Thursday, February 28, 2019

You Can Read Anywhere You Go

Dinner at Sunset ~ Bay of Bangkok

The Modern Thai Philosophers
Speak to us of Reading:

If your mind is happy then you are happy anywhere you go.
When wisdom awakens within you,
you will see Truth wherever you look.
Truth is all there is.
It's like when you learned how to read,
you can then read anywhere you go
.


Ajahn Chah (1918 - 1992)

Suttas are not meant to be 'sacred scriptures' that tell us what to believe. One should read them, listen to them, think about them, contemplate them, and investigate the present reality, the present experience with them. Then, and only then, can one insightfully know the truth beyond words.

Ajahn Sumedho (b 1934)


To believe straight away is foolishness, to believe after having seen clearly is good sense. That is the Buddhist policy in belief; not to believe stupidly, or to rely only on people, textbooks, conjecture, reasoning, or whatever the majority believes, but rather to believe what we see clearly for ourselves to be the case. This is how it is in Buddhism.

Those who read books cannot understand the teachings and, what's more, may even go astray. But those who try to observe the things going on in the mind, and always take that which is true in their own minds as their standard, never get muddled. They are able to comprehend suffering, and ultimately will understand Dharma. Then, they will understand the books they read.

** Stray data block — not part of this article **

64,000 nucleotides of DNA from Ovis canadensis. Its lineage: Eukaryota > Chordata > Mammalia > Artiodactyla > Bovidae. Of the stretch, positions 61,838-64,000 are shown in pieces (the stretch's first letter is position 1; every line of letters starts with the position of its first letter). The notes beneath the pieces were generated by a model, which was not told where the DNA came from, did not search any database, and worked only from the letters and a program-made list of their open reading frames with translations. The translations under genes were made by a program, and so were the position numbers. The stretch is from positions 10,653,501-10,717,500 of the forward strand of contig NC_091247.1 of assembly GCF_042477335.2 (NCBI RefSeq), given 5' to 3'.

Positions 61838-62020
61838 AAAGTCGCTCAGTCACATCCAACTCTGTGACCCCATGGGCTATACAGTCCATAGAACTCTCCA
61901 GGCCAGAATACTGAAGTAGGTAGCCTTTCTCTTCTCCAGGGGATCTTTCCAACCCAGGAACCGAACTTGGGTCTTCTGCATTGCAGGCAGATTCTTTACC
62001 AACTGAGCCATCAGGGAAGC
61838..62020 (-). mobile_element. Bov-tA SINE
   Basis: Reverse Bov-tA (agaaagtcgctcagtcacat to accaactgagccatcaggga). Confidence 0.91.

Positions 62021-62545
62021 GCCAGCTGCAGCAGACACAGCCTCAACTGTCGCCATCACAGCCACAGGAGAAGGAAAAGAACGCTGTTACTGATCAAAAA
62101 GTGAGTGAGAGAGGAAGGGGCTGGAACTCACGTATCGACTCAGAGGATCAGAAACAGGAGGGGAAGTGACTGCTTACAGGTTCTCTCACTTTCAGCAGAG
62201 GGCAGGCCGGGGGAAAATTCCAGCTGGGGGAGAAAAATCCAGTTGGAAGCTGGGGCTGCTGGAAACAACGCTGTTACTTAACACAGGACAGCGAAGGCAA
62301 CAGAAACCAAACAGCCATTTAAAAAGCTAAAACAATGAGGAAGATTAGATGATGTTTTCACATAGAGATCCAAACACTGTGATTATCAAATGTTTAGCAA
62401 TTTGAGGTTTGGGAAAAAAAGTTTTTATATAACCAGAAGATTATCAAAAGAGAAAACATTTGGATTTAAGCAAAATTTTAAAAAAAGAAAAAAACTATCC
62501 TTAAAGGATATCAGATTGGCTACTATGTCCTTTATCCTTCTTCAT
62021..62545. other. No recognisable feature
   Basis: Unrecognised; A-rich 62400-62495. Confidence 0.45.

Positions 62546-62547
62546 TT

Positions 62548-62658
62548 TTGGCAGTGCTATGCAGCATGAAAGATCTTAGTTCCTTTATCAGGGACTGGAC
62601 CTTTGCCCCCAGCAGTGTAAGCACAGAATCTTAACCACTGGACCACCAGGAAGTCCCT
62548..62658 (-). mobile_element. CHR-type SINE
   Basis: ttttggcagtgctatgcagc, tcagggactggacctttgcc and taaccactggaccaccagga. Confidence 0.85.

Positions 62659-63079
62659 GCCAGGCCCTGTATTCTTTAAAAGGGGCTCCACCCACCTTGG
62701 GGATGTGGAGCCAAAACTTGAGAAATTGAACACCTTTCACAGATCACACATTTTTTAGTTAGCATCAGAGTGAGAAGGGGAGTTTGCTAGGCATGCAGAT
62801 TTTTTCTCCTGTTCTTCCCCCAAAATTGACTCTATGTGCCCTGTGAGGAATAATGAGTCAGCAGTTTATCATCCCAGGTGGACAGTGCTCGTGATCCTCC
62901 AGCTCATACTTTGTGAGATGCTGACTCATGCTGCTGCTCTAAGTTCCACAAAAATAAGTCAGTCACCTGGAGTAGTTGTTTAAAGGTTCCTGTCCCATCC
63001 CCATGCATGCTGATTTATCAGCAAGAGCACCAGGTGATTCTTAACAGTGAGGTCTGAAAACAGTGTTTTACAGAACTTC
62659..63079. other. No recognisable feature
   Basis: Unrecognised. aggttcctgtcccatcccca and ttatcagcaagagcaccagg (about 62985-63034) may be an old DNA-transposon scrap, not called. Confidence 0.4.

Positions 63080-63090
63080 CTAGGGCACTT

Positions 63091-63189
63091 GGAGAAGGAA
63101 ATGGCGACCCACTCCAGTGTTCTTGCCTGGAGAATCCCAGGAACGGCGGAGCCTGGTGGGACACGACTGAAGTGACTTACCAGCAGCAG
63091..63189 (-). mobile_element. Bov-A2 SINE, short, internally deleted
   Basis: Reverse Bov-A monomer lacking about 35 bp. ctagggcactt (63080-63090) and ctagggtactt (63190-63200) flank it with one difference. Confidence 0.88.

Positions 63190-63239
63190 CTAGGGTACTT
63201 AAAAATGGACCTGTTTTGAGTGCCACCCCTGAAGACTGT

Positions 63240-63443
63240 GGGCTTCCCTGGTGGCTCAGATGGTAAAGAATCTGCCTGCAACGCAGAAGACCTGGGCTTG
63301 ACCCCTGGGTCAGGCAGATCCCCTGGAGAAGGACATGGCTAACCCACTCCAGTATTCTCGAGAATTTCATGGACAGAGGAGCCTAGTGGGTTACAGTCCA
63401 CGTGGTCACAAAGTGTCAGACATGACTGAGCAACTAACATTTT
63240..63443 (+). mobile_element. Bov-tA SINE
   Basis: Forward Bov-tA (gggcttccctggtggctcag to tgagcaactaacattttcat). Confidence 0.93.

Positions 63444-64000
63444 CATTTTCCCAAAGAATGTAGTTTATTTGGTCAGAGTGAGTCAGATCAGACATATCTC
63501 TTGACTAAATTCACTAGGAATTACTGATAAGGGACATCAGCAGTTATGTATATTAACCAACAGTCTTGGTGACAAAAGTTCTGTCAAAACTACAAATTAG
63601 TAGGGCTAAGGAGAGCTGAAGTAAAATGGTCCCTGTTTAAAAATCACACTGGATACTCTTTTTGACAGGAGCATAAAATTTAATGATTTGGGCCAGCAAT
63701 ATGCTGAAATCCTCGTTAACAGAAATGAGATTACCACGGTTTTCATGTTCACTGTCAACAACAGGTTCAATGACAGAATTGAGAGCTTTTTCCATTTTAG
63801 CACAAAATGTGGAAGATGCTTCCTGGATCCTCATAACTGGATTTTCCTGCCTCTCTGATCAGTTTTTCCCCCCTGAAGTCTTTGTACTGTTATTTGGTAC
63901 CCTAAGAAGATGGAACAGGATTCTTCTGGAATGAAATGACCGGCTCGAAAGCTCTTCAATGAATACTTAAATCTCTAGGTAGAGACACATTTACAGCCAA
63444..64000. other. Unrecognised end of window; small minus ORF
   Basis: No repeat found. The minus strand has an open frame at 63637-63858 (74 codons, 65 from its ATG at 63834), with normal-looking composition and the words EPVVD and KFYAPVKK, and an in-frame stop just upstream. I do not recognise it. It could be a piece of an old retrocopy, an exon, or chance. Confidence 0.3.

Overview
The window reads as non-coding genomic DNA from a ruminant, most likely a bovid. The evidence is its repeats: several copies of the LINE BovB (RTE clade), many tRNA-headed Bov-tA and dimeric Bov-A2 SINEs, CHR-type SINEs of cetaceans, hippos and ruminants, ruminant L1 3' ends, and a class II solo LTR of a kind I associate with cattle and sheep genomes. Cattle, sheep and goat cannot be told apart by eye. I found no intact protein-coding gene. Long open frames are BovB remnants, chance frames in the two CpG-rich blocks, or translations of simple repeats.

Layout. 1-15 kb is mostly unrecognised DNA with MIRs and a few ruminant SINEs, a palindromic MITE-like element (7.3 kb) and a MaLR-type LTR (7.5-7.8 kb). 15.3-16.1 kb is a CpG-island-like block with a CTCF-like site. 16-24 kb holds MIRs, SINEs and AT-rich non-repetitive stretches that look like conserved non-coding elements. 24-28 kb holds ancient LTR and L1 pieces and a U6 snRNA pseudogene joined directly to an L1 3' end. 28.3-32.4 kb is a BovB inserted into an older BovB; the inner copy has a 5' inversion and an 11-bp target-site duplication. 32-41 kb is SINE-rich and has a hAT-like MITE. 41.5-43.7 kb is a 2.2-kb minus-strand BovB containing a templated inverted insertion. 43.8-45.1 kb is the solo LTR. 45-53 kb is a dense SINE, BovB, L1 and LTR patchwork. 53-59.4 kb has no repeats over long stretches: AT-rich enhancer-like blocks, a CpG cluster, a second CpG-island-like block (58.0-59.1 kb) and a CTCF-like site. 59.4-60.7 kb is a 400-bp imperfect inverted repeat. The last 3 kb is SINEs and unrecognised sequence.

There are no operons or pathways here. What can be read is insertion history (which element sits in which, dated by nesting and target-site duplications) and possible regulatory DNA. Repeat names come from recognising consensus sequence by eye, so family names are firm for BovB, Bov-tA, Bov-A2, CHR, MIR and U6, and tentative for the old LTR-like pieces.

Buddhadasa (1906 -1993)

"There is a sun within every person." ~ Rumi

Monday, December 31, 2018

End of Year Book Migration

An Early December Segment of Kitchen Counter Books,
including titles by Leonard Orr and Leah Orr.

As 2018 draws to a close, I share the New Year's Eve dilemma described so aptly by my friend and colleague Len:
Classes begin next week. I must follow the urge I have every semester to make a massive move of my books from upstairs to downstairs, from downstairs to upstairs, from home to campus, and from campus to home. What had been alphabetically arranged before may be arranged now by chronology or sub-sub topics. Since I promised my doctor I would no longer attempt to carry armloads of books up and down the stairs or boxes of books, I bought extra sacks to carry the books safely. Perhaps these book-move patterns are similar to the return of salmon or the great migrations of birds. Perhaps thousands of English professors are subject to the same seasonal patterns.